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Aretha Franklin sings “My Country ‘Tis Of Thee” at the U.S. Capitol during the first inauguration of President Barack Obama in Washington, D.C., Jan. 20, 2009.
Aretha Franklin sings “My Country ‘Tis Of Thee” at the U.S. Capitol during the first inauguration of President Barack Obama in Washington, D.C., Jan. 20, 2009.

RIP, Queen Of Soul

Aretha Franklin’s connections to Jewish songwriters and producers.

Aretha Franklin, the long-reigning “Queen of Soul” who sang with matchless style on such classics as “Think” and her signature song, “Respect,” died Aug. 16, 2018, in Detroit at age 76 of pancreatic cancer.

Jewish producers played a large role in Franklin’s career, according to a story in the Forward. Franklin’s choice to cover “Respect,” originally written and recorded as a macho demand for domestic deference by Otis Redding, was due to the American Jewish producer Jerry Wexler (1917–2008). Born in the Bronx of Polish and German ancestry, he has been called the “funky Jewish king of black music.”

Aretha Franklin sings “My Country ‘Tis Of Thee” at the U.S. Capitol during the first inauguration of President Barack Obama in Washington, D.C., Jan. 20, 2009.

Aretha Franklin sings “My Country ‘Tis Of Thee” at the U.S. Capitol during the first inauguration of President Barack Obama in Washington, D.C., Jan. 20, 2009.

Wexler persuaded Franklin to leave Columbia Records in 1966 and sign with Atlantic Records, where he was an executive. They would form a close artist-producer bond, and Wexler would go on to produce multiple albums of hers. It was his idea to have Franklin cover “Respect.”

“He provided the vehicle to allow me to perform and express myself,” Franklin told the Wall Street Journal following Wexler’s death in 2008.

“Respect” had special resonance in the 1960s.

In his autobiography, Rhythm and the Blues, Wexler wrote. “The call for respect went from a request to a demand. And then, given the civil rights and feminist fervor that was building in the 1960s, respect — especially as Aretha articulated it with such force — took on new meaning. ‘Respect’ started off as a soul song and wound up a kind of national anthem.”

In Michael Billig’s Rock and Roll Jews, it’s noted that Wexler also introduced Franklin to other American Jewish songwriters, including Burt Bacharach, whose “I Say a Little Prayer” she covered in 1968, and Carole King (born Carol Klein) and Gerry Goffin, who wrote and produced “(You Make Me Feel Like) A Natural Woman.” The result was another iconic pop anthem. Franklin’s blend of gospel roots and glamorous, alluring vocal texture made “Natural Woman” into a hit.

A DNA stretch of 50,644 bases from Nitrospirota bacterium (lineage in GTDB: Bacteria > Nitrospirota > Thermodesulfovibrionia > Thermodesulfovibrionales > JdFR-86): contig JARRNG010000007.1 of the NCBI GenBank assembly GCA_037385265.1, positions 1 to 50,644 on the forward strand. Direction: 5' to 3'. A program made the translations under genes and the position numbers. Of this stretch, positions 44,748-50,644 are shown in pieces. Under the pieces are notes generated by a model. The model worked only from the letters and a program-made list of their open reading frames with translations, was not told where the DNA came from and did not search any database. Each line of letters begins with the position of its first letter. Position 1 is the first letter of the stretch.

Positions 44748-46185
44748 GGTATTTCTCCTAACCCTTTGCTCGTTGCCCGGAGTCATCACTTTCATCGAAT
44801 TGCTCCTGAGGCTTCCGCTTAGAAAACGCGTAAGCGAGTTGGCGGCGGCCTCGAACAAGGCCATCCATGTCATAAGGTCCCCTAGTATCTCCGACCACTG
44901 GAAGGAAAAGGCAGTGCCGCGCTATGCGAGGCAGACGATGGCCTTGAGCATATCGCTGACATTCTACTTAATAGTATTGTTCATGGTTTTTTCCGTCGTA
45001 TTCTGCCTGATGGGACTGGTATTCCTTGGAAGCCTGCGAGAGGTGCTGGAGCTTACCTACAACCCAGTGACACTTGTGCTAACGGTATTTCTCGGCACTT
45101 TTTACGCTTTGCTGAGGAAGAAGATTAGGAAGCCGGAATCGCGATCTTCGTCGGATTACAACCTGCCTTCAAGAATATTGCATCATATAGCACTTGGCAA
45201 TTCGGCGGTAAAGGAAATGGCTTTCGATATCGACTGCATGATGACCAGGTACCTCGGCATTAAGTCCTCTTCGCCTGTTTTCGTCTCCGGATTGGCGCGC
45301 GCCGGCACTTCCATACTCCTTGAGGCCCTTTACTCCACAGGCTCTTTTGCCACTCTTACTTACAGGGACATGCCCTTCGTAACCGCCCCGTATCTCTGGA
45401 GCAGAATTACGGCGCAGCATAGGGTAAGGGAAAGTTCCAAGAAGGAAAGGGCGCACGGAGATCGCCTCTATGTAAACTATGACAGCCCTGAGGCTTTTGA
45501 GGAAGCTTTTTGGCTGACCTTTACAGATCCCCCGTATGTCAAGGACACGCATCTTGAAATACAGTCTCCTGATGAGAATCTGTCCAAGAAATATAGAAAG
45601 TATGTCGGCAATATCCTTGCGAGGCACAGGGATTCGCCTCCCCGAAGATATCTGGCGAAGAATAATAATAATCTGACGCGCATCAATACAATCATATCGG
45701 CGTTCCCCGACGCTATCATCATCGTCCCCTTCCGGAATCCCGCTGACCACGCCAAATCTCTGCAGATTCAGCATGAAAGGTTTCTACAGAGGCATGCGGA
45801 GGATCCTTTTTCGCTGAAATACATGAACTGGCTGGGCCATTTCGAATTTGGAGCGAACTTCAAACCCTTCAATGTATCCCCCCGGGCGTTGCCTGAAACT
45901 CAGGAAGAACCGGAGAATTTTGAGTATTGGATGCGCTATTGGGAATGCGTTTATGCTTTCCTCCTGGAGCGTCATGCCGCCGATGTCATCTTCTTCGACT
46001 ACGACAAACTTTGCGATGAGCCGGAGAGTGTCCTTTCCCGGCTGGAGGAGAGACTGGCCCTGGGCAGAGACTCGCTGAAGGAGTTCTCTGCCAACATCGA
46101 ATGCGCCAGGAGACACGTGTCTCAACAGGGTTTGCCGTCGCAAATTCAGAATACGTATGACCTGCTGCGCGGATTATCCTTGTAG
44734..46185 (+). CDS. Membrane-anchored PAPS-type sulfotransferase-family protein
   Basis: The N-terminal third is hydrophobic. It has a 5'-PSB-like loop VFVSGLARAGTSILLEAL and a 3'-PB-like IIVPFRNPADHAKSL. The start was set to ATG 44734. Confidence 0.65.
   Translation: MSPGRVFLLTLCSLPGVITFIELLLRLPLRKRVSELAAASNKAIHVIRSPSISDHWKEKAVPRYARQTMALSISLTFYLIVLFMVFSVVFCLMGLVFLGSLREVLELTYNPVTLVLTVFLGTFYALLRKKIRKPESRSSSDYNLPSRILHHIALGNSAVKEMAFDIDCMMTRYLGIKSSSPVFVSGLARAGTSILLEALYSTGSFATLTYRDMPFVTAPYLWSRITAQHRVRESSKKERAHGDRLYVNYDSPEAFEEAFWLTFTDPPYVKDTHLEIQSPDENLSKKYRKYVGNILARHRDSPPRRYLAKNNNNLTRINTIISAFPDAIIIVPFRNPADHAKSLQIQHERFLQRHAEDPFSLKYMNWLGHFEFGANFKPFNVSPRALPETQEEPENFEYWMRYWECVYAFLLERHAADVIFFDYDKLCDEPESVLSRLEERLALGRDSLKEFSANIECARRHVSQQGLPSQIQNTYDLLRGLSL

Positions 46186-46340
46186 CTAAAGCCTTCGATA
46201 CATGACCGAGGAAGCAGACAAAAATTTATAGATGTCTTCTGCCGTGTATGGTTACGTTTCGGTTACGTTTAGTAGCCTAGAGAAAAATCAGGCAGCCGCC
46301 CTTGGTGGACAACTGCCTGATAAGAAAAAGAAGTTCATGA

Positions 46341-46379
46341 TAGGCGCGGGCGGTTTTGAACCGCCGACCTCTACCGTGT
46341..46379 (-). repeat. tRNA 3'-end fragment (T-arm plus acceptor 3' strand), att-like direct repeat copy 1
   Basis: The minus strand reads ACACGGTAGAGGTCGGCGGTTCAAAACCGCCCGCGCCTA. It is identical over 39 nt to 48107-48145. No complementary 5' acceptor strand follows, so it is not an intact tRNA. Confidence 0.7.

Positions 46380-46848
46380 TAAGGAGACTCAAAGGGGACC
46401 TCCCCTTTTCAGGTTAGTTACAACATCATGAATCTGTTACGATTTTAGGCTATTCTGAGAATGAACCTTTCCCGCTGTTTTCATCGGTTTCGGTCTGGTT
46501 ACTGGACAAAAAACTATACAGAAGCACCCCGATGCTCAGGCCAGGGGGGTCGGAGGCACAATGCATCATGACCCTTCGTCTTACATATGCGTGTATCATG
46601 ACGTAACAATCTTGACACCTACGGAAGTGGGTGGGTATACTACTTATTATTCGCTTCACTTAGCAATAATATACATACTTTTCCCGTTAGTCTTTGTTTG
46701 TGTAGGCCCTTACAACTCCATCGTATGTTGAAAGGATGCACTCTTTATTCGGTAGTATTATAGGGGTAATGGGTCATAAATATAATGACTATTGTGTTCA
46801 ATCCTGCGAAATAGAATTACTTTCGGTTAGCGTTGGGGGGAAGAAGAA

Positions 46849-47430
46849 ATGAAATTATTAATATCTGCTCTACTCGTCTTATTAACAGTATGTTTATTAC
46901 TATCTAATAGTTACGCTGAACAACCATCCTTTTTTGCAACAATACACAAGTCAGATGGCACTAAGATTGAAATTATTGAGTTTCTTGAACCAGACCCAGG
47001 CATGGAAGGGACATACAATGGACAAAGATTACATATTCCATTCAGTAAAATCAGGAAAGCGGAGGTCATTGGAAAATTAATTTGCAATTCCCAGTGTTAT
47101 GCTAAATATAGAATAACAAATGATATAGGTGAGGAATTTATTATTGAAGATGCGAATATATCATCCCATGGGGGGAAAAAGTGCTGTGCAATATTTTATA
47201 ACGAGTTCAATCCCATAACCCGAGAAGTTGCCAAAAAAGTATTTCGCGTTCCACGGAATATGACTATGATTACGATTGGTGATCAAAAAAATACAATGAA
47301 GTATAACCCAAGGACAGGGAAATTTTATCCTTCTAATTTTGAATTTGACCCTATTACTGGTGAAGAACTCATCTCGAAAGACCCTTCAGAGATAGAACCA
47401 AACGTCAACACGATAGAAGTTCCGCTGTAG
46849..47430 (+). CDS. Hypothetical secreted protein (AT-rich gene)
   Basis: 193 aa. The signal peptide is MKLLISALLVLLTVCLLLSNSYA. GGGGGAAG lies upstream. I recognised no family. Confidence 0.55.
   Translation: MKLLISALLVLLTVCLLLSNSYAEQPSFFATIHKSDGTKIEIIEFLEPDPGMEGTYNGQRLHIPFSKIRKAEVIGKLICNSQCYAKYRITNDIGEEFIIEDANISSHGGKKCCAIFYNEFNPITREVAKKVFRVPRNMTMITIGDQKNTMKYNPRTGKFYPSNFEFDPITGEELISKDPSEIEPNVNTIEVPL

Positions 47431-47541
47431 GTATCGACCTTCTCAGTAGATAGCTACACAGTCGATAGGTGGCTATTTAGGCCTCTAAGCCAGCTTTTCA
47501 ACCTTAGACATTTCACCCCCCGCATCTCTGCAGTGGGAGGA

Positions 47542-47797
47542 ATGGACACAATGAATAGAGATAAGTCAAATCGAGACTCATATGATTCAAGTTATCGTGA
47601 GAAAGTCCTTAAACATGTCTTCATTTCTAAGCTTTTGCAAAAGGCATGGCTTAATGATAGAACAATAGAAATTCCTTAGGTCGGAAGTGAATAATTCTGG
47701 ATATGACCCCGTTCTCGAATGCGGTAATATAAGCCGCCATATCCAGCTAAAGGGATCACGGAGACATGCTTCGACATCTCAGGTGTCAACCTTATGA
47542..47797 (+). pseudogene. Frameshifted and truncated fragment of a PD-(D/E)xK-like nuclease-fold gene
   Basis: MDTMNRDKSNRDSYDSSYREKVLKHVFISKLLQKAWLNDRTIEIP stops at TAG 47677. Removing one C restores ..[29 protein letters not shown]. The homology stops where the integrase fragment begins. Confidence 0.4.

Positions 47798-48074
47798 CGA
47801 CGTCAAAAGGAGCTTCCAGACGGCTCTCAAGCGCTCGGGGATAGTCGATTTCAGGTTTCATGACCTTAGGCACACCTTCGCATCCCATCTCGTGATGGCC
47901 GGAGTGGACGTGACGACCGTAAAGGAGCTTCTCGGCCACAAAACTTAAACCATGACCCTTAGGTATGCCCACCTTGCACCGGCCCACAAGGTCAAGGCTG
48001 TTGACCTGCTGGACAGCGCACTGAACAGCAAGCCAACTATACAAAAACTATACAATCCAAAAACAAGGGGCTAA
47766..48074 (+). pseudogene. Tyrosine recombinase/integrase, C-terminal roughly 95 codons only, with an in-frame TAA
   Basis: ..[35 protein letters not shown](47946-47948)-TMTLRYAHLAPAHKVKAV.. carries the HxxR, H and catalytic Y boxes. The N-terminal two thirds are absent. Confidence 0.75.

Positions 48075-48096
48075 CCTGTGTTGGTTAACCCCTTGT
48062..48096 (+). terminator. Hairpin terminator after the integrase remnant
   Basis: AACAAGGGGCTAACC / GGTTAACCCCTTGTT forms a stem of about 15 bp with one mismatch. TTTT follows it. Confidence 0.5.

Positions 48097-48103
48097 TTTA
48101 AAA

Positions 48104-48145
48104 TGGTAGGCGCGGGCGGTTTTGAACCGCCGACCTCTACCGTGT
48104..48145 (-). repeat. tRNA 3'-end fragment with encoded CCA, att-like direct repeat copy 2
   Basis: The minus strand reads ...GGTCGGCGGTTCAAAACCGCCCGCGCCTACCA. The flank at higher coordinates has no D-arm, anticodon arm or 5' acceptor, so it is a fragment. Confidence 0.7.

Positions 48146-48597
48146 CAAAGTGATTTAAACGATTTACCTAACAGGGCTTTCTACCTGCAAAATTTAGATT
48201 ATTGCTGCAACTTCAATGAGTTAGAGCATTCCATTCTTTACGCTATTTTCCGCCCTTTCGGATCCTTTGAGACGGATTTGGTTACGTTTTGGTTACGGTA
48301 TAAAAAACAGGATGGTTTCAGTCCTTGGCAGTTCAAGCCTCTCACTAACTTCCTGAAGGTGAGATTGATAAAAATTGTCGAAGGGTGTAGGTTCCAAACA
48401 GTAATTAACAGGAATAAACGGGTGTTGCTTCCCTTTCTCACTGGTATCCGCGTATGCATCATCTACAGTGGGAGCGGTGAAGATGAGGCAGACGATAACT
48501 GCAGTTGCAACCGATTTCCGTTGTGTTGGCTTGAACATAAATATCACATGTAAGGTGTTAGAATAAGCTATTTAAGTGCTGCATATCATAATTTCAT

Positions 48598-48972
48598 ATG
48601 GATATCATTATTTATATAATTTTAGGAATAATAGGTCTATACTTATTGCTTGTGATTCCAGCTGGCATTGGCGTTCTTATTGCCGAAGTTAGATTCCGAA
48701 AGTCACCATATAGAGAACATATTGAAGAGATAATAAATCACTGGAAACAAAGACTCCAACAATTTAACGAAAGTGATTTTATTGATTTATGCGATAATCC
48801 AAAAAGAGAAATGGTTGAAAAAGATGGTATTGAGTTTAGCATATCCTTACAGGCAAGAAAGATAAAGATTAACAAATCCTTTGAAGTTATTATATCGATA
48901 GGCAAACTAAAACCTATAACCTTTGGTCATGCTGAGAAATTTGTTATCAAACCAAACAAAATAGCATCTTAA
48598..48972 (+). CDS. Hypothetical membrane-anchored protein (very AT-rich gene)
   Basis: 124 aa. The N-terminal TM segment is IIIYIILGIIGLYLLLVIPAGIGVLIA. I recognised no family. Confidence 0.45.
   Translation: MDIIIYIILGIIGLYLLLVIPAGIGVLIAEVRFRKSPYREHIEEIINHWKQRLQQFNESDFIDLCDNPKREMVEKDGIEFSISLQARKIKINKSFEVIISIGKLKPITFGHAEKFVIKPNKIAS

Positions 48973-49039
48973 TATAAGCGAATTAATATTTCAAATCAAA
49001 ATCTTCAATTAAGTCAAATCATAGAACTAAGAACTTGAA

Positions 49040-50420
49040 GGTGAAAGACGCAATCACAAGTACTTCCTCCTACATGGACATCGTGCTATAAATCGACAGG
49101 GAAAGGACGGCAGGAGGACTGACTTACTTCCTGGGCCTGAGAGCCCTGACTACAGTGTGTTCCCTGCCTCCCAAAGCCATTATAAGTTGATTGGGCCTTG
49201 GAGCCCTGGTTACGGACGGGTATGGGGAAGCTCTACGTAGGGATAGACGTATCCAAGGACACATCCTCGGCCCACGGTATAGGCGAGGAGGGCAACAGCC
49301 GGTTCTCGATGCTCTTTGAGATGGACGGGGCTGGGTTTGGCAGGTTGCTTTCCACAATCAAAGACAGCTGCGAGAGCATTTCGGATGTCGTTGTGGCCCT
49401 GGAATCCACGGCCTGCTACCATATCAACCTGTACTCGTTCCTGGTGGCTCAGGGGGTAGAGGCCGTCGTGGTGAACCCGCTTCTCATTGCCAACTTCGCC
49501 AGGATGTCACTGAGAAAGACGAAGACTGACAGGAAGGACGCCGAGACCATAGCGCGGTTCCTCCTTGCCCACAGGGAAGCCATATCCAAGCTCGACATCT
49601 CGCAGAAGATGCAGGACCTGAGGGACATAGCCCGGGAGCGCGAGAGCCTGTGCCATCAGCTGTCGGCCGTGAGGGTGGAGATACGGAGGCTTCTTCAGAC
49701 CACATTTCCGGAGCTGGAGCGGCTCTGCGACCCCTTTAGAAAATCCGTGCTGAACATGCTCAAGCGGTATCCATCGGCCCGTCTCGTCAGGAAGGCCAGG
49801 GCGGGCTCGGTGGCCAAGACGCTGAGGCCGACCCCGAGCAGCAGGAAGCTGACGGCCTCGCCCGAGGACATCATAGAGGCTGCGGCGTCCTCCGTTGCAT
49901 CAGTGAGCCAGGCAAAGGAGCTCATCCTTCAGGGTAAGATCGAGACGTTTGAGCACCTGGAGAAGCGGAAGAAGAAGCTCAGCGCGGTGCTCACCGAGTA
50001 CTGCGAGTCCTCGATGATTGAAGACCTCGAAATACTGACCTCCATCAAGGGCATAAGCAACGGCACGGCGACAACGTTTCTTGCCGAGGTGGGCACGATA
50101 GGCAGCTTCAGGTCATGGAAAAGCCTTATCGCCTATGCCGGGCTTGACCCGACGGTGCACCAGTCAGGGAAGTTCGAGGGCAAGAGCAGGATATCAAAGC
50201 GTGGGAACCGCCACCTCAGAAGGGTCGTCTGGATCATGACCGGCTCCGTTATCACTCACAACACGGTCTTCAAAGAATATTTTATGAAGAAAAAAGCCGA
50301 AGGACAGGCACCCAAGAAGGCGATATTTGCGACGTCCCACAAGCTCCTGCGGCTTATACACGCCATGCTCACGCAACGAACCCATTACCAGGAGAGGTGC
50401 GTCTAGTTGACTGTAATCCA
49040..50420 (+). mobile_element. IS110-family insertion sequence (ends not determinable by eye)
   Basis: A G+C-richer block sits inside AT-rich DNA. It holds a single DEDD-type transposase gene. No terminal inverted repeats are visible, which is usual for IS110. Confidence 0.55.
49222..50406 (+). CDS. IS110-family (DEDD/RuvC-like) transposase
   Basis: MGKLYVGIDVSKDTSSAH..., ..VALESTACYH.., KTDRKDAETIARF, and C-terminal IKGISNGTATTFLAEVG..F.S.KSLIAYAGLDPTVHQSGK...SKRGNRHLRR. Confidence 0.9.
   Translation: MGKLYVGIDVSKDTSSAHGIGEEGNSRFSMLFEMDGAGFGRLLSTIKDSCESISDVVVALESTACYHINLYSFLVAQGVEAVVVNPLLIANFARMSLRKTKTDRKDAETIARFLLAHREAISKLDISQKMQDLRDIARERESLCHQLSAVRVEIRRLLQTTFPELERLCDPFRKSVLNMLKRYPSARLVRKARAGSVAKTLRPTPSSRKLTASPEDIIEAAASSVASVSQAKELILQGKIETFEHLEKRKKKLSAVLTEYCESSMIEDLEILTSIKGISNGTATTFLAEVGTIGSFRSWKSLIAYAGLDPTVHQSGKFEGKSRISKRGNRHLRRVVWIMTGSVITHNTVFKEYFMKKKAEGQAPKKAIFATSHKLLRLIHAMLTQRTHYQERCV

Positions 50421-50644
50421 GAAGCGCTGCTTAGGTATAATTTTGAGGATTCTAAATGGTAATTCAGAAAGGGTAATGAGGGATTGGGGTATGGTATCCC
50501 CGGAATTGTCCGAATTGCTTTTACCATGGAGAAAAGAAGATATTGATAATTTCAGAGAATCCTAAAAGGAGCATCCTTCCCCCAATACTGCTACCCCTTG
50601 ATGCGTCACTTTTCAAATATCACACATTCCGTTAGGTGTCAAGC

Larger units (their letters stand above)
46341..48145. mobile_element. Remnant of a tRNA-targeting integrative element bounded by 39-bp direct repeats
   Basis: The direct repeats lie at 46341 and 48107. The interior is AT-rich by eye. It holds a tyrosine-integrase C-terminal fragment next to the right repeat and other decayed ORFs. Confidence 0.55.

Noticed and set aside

In 1971, in yet another unforgettable cover, Franklin recorded “Spanish Harlem,” a song created by three Jewish pop music stalwarts, Jerry Leiber, Mike Stoller and the now disgraced Phil Spector.

Ethan Davidson

Ethan Davidson

Franklin was a close friend of Ethan Davidson, a singer/songwriter who has recorded 10 albums and toured throughout North America and Europe. He also helps run the William Davidson Foundation, established by his late father, Bill Davidson to advance the economic, cultural and civic vitality of Southeast Michigan, the State of Israel and the Jewish community for future generations. Davidson is also on the board of directors of the Motown Museum.

“Our dear friend Aretha was a frequent guest at Pistons games and in our home over the years. Most gracious and yet always indomitable, her vision and strength of spirit brought brighter light to the world,” Davidson says.

“With the great moral courage that runs through her family, Ms. Franklin fearlessly faced down those who would see women as no more than objects: ‘A woman is not a plaything,’ she sang back in 1967. ‘I am flesh and blood, just like a man.’ This is a message we would do well to remember today. Rest in peace, Aretha. May your light grow ever stronger among us.”

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